coordination: Ziemowit Socha, cooperation: Grzegorz Joachimiak
Caspar Neumann set a course in his research to learn about certain mathematical and social relationships. His fascination with death and human birth also led to artistic activities on the theme of vanitas. Art in this project can become a kind of probe of social moods and psychological condition of the society. We want to find out what this situation looks like in Wrocław when, after more than 300 years, we return to the perspective initiated by the Wrocław scientist. It is no longer about demographic statistics at all; it is about reactions to art with existential themes in the exceptional time of a pandemic. The experience of dealing with Covid-19 potentially changes our optics on the problems of everyday life and the place of art as well as the reflection it evokes. With this project we want to look at the potential that artistic culture can play in the post-Covid-19 reality, has its social perception changed when confronted with death in everyday life? Do the citizens of Wrocław expect mortal art to inspire reflection, especially during a pandemic? The project will end with the publication of a report.
9.00-17.00 – scientific conference “Birth and death plaques for the city of Wrocław. A new reading of the legacy of Caspar Neumann (1648-1715) in an interdisciplinary perspective”
coordination: Grzegorz Joachimiak, moderation: Katarzyna Młyńczak-Sachs
18.00 – Finissage of the PSYCHOPOMPS exhibition
curator of the exhibition: Łukasz Huculak, cooperation: Emilia Kłoda and Alicja Przestalska
19.00 – Concert
Paweł Hendrich: OSAMOTNIENIE(NIE)…
coordination: Grzegorz Joachimiak
The premiere of a composition written in memory of those who died and suffered in connection with Covid-19 Wrocław, which will be a form of “installation-action” (a concert extended with installation and performance events).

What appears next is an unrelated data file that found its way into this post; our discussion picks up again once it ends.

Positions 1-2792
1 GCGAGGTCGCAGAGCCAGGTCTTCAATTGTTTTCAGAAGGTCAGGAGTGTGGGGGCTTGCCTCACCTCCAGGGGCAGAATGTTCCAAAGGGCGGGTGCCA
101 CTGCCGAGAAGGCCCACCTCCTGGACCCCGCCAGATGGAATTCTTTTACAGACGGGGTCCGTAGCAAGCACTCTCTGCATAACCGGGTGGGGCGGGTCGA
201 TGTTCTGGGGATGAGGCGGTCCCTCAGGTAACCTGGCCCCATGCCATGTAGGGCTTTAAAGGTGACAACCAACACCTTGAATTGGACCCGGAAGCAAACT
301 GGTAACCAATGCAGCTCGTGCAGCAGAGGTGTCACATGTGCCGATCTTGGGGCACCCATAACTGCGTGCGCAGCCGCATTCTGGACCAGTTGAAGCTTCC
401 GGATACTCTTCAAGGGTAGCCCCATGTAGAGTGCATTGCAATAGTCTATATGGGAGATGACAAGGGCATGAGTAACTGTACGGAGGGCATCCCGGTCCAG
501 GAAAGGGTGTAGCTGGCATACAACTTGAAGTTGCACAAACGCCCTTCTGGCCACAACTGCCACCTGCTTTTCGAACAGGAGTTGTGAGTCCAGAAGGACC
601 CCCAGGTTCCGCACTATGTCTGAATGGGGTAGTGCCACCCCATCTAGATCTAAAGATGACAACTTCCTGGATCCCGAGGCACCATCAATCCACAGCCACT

Orkiestra Muzyki Nowej under the artistic direction of Szymon Bywalec
- Szymon Bywalec – conductor [Cond.]
- Alicja Molitorys – flutes (in C, bass flute) [Fl.]
- Mirosław Kuchlewski – French horn [Hn.]
- Rafał Łuc – accordion [Acc.]
- Danuta Sobik-Ptok – cello [Vc.]
- Adam Bonk – drums [Perc.]
- Staszek Sroka – electric guitar [E. Gtr.]
- Paweł Hendrich – electronics [El.]
The source of the concept for the piece is the current pandemic situation and the constraints associated with it. As a society, it is the first time in decades that we have found ourselves in this kind of universal emergency. Although it affects us all, each of us perceives it subjectively. The everyday fast-paced world favours extroverts; now, however, circumstances have changed – all of us (while remaining in forced seclusion) have a greater opportunity for introverted reflection and analysis of the situation in which we find ourselves. The theme of the piece will be the emotions felt during the pandemic by the inhabitants of Wrocław – the city that became one of the first outbreaks of the epidemic in Poland. We will hear sounds symbolising rebellion against unwanted isolation, forced separation from loved ones, constant uncertainty and even fear.
During such extreme situations as a pandemic, it becomes clear that Wrocław is primarily about the people who live there rather than the urban development. The people we miss the most when we have to stay in our homes for a long time. In the piece there is also the theme of longing, which is also experienced by the composer – although we live close, in the same city, we cannot meet other people and have to rely on imperfect substitutes in the form of electronic contacts.